That all changes once she encounters a tutor in the Dark Arts in the form of Madame Serena Alcott (Poltergeist’s diminutive scene-stealer Zelda Rubinstein), a bogus fortune teller and real witch who hips Louise to her untapped demonic powers to wreak havoc upon the living.
Louise is one basic-ass witch but everything changes once she starts harnessing her witch powers. When she ends up on a date with an angry, pot-smoking, modesty-fetishizing date rape type, for example, she realizes that she can make him disappear just by wishing it so.
Louise’s date comes on hot and heavy with Eddie Deezen energy. He’s a bow-tie wearing Poindexter/fuck beast with a giant pompadour who is REALLY turned on by his date coming to the dance in what appears to be an Amish housecoat but gets angry and self-conscious when she changes into something sexy and flirty and fun, something that non-grandpa type weirdoes might enjoy.
An appalled Louise sasses him right back with the nonsensical zinger, “Nice bow tie. And where did you get the haircut, hmmm? Dr. Demento?”
It feels like one of the screenwriters was a big Dr. Demento fan but they could not shoehorn him into the script in a way that made sense but they went ahead and did it in anyway. I mean, obviously Dr. Demento is synonymous with dorkdom but the man has worn a hat as part of his professional costume for a half century now. He doesn’t have a nerdy haircut nor does he have a history of encouraging other people to get nerdy haircuts. It pains me to have to say this, but that joke does not stand up under scrutiny at all. Nor does any other joke in the film.
On the way home, Louise’s date tries to force himself on her while driving. He leeringly proposes having sex in the car while he’s still behind the wheel, which, to be blunt, sounds dangerous, impractical and not particularly erotic. Honestly, you’re more likely to die in a fatal car crash than effectively achieve orgasm in that scenario. But this creep, possibly hopped up on the marijuana he offered Louise earlier, tries to get laid all the same until Louise uses her witch magic to make him disappear. Bear in mind, we never see this man again. For all we know he’s dead. For all we know, he’s in the Phantom Zone. For all we know, he’s in the Sunken Place, the land of wind and ghosts. For all we know he’s in some unspeakable Hellraiser realm of infinite pain and torture. Louise straight up murders a man for getting too handsy and the movie is fine with it. Heck, I’m fine with it. Humanity is garbage in Teen Witch and old Louise isn’t exactly a saint either.
Louise uses her dark powers to sabotage her romantic rival for Brad’s affections, causing her to sing so poorly her sidekicks compare her voice to that of Pee-Wee Herman. In an even more desperate move, this thirsty-ass basic witch, who of course wants to date the cute jock football player and be Queen Bee, Miss Popularity, casts a spell to make her the most popular girl in school.
But she’s not just the most popular girl in school. She’s the most popular girl in the world, apparently. She inspires a curious form of Beatlemania only instead of the kids in her high school going crazy over The Beatles or a similarly popular band such as The Ramones, or a movie star the kids all go nuts over a previously unpopular classmate who has seemingly done nothing to merit or win their outsized devotion.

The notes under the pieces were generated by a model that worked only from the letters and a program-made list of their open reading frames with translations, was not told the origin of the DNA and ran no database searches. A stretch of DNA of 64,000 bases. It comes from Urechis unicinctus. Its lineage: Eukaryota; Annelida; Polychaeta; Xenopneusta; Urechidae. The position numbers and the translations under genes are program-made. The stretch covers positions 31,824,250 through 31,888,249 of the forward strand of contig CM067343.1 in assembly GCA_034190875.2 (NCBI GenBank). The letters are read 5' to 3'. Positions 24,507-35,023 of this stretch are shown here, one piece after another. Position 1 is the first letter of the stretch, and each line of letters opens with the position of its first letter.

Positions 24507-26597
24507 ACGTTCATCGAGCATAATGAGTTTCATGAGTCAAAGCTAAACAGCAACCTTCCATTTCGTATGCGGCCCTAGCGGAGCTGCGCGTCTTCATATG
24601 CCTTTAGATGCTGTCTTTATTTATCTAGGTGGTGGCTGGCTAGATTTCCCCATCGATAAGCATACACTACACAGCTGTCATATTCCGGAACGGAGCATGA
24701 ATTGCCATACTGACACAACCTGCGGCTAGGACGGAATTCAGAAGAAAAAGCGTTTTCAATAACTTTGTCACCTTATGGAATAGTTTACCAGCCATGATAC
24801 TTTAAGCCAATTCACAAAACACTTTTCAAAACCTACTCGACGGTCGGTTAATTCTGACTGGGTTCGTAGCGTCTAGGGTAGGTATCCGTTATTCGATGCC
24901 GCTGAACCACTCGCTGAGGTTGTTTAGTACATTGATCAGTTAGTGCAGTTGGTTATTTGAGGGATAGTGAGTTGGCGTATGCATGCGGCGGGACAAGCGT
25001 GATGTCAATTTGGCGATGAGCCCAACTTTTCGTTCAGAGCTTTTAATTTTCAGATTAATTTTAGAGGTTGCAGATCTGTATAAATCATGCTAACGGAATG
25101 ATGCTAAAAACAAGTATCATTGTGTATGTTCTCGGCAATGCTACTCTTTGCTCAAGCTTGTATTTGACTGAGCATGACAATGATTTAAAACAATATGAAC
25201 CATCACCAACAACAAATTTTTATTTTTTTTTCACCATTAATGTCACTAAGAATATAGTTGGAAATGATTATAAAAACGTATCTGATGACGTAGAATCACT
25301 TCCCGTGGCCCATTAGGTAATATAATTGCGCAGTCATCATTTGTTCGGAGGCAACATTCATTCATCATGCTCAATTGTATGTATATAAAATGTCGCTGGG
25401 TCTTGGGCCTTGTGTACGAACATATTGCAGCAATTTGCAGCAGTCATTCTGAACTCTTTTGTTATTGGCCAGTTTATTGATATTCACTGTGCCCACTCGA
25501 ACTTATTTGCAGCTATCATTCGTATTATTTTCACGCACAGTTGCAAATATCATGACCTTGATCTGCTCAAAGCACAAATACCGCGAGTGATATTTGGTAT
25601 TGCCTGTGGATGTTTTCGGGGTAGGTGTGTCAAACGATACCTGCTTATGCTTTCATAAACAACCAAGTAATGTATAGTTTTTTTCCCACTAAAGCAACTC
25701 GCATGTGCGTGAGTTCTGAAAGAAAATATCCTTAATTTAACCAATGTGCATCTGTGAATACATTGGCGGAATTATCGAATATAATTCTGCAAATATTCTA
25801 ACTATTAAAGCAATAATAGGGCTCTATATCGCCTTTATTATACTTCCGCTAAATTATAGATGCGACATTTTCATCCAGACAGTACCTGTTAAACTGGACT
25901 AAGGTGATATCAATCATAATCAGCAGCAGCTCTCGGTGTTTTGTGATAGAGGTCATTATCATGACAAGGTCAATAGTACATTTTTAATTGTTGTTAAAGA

The hallways of the school are filled with posters and banners reading “We Love Louise!” “Louise is the best” and of course, “Louise.” I wonder how they explain this phenomenon to visitors from other schools. I hope there is a deleted scene of a visiting principal asking who this”Louise” woman is who is inspiring such dramatic displays of adoration and worship and having the principal of Louise’s school answer, “Yeah, funny thing, she’s not an athlete or movie star or pop star or anything. Heck, she wasn’t even a particularly popular student. In fact, she was aggressively unpopular, a real nerd, to be honest, but then something that just kind of happened and people started plastering the hallways with posters about how much they love Louise. Ten different Louise Appreciation Societies sprung up on the same day and we changed our school fight song to a rapturous ode to Louise. I honestly don’t know what has gotten into us. It’s almost as if we’re under an exceedingly cheesy spell. Now shut up and help me make this float for upcoming Louise Celebration parade and tell me, what do YOU like best about Louise?.”
People show up on Louise’s front lawn to profess their feverish fandom for her and Louise, honestly, seems pretty cool with it. She was a brain for the first two years of high school. Shouldn’t she be rewarded for her suffering by being worshiped by the very mortals who once foolishly shunned her?
Louise wants to take Brad to the bone zone. Since their high school now serves as a worshipful cult, Louise has the social capital to make that happen but she wants Brad to want her for her boring, vindictive, plain “true self” and not because she can make a teacher she hates played by Shelly Berman take off all his clothes in a moment of acute psycho-sexual humiliation.
Louise tells Brad that there’s so much more to him than just football. I’m here to tell you there is not. There is literally nothing to Brad but his looks yet we’re supposed to be invested in him and his success all the same.
Teen Witch began life as an official female variation on Teen Wolf, the schlocky Canadian supernatural sports horror comedy that became a bona fide pop culture sensation due to some wonderfully sticky elements and of course the great Michael J. Fox at the apex of his charm and adorability.
Somewhere along the way the movie lost its official connection to Teen Wolf yet it became a cult classic all the same by virtue of being at once hopelessly rooted in shameless teen-sex comedy cliches and legitimately unlike any other movie ever made, including Teen Wolf and Teen Wolf Too.
Teen Witch represents such an insane smorgasbord of disparate elements that it would be foolhardy to try to replicate them. The totally eighties quasi-musical elements alone render this a camp oddity for the ages. “Top that!” Teen Witch challenged other bad movies and “so bad it’s good” camp classics. Three decades later, few, if any films have topped this demented romp for sheer, WTF lunacy.